Montessori schools have grown in popularity. What began as schools focused on pre-school and kindergarten have evolved into elementary, middle, and even high schools. Is the increase in availability a good thing? Is a Montessori school right for every child?

Montessori schools are based on the teachings of Dr. Mary Montessori, a woman who extensively studied child and adolescent development. Their goal is to create a classroom that fosters individual learning and development. Through mixed age classrooms, interactive lessons, and an emphasis on discovering the solution on your own, Montessori schools encourage kids to learn at their own pace and develop a true love for learning.

Most young children benefit from the Montessori practices. In pre-school and kindergarten, the open-ended lesson plans allow children to choose what they want to learn on a given day and explore their personal interests. For example, the teacher may set up a coloring station where kids can learn about mixing colors, a knot station where kids can learn how to tie shoe laces, and a table station where kids can learn to set the table or pour water. Your child gets to choose which activity to do for the day. This promotes individual growth and independence and gets children excited about school and learning.

It is undeniable that Montessori is an excellent choice for pre-K and kindergarteners; however, the real question is whether or not it is a good choice for grade schoolers. In traditional school, children entering the first grade get their first taste of homework, tests, and grades, three things absent from most Montessori schools. Missing out on these is not necessarily bad. If your child is a go-getter, loves to learn, and is not easily distracted, he could do very well at Montessori. The freedom of Montessori could help him grow into a confident adolescent, excel academically, and transition smoothly to traditional school. If your student is not excited about school, frequently gets sidetracked while trying to complete a task, or needs a structured environment to succeed, Montessori may not be the best choice. He may be happy and successful while at Montessori, but when it comes time to transition to middle school, high school, or college, he may have a tough time adjusting to the homework load or completing things for grades rather than self-satisfaction. He also may be performing below grade level, putting him behind other students in his class. There is no mold for what makes a successful Montessori student but the aforementioned guidelines can help point you in the right direction. It is up to you and teachers to decide what is best for each individual student.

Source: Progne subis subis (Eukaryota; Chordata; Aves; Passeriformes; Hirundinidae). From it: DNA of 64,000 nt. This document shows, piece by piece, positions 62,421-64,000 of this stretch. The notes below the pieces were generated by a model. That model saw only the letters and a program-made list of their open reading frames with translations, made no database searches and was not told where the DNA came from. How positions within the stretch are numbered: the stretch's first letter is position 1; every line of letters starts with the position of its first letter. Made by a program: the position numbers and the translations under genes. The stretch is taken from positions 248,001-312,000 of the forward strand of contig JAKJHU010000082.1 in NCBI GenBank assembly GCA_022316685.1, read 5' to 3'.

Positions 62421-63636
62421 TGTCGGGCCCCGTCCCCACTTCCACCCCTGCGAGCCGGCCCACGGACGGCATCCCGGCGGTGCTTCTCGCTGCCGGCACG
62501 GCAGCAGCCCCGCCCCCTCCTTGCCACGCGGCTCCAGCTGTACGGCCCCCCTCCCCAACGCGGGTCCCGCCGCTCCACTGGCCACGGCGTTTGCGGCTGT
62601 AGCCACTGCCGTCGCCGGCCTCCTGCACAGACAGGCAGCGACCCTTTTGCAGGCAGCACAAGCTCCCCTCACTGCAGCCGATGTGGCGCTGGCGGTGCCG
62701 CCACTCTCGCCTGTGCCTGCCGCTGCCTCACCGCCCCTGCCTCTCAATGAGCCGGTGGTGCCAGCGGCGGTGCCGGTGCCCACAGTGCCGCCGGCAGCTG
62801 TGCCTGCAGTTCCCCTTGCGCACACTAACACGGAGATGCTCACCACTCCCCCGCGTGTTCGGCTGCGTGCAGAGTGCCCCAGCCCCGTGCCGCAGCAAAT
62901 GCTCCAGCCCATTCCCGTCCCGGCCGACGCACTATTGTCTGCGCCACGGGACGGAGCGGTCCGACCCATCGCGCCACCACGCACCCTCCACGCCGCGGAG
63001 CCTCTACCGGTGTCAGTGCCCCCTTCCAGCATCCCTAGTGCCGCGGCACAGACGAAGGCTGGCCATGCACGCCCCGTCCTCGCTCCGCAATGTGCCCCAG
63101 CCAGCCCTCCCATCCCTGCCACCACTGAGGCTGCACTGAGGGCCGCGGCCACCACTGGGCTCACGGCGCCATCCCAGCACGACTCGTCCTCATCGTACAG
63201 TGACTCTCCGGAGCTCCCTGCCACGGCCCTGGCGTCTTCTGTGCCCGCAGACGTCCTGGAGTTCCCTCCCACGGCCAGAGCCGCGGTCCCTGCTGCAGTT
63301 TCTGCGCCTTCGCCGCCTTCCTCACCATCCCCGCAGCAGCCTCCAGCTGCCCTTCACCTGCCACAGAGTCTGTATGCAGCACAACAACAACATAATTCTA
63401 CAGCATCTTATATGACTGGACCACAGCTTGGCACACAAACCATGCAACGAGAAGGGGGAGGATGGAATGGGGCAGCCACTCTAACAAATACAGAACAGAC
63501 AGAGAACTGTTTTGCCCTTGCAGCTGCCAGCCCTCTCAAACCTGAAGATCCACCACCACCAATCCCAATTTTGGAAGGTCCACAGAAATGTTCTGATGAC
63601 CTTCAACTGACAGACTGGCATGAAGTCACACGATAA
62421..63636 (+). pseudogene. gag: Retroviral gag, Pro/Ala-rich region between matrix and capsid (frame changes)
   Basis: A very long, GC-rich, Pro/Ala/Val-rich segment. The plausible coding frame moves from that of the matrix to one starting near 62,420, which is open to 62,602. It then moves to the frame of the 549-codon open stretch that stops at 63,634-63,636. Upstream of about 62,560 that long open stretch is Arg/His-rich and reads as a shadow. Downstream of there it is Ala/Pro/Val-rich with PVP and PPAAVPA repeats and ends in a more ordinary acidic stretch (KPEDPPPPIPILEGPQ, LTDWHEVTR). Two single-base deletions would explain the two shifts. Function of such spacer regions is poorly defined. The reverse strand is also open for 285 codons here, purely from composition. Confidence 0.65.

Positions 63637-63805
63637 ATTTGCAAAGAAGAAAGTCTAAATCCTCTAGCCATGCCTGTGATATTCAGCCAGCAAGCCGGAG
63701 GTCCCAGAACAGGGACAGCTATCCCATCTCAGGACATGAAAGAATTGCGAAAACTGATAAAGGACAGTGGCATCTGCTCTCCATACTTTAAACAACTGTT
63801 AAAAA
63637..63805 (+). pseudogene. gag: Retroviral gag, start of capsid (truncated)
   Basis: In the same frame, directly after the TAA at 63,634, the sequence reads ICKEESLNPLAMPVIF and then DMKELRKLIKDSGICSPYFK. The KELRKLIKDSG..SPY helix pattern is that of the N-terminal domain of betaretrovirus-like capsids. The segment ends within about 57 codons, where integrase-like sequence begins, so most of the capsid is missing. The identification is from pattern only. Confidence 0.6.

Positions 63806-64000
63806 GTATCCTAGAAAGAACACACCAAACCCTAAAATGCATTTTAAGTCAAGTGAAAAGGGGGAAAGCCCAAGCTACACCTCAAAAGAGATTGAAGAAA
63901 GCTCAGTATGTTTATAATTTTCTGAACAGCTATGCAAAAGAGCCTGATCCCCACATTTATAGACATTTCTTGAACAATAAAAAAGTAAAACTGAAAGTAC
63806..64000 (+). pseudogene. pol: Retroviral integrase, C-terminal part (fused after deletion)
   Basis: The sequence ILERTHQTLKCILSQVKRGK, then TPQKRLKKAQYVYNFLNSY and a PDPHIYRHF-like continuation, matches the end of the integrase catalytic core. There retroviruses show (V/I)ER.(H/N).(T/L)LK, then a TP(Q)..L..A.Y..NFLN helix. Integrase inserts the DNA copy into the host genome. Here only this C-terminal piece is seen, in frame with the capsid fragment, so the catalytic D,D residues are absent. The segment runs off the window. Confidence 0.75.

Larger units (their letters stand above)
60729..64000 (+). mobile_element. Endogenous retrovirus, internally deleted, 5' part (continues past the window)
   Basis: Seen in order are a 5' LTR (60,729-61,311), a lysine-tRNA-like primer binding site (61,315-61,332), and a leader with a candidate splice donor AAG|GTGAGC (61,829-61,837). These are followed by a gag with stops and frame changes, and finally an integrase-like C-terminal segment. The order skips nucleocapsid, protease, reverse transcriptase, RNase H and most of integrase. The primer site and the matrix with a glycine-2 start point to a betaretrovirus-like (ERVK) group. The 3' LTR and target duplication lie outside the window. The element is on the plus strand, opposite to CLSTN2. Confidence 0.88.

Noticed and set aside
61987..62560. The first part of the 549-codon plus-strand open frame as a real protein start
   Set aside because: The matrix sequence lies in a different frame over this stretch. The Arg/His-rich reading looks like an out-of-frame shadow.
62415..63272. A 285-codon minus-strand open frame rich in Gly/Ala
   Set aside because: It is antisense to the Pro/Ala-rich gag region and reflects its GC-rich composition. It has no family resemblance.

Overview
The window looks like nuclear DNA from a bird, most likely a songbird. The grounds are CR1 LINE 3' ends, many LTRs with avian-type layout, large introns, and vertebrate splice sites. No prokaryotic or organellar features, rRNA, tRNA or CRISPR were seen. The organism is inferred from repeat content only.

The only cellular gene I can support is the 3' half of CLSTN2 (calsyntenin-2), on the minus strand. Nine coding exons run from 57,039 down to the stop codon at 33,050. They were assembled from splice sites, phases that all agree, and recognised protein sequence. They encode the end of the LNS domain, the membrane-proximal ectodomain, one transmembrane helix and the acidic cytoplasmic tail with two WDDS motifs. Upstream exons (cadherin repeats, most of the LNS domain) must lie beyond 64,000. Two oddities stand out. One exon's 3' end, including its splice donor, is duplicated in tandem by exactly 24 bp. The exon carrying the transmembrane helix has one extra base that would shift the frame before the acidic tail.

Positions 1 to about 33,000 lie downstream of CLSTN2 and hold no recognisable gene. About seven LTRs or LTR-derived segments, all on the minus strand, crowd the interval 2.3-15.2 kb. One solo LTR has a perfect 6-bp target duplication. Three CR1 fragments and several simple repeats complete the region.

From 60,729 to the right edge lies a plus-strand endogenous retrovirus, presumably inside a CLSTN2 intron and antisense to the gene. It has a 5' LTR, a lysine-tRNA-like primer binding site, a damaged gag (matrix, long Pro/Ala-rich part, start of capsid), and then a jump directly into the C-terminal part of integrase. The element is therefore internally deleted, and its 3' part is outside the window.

If you have decided that Montessori is a great fit for your child, be sure to do the following when choosing a school:

  • Look for accreditation. Montessori is not trademarked, meaning anyone can call themselves a Montessori school. Make sure the school you are considering is affiliated with AMI or AMS. This will guarantee the school is using true Montessori methods.
  • Visit the school, observe the classes, and interact with the learning materials. This will give you an excellent idea of what a typical day will be like for your child.
  • Talk with the director and teachers. Ensure that they are friendly, open, and willing to communicate consistently with parents.

Montessori is a great style of learning, but is not right for everyone. Do your homework and weigh the pros and cons before enrolling your child.

Like what you see here? We are happy to permit you to use our material as long as you link back! Please refer to us as the Cardinal Education Blog.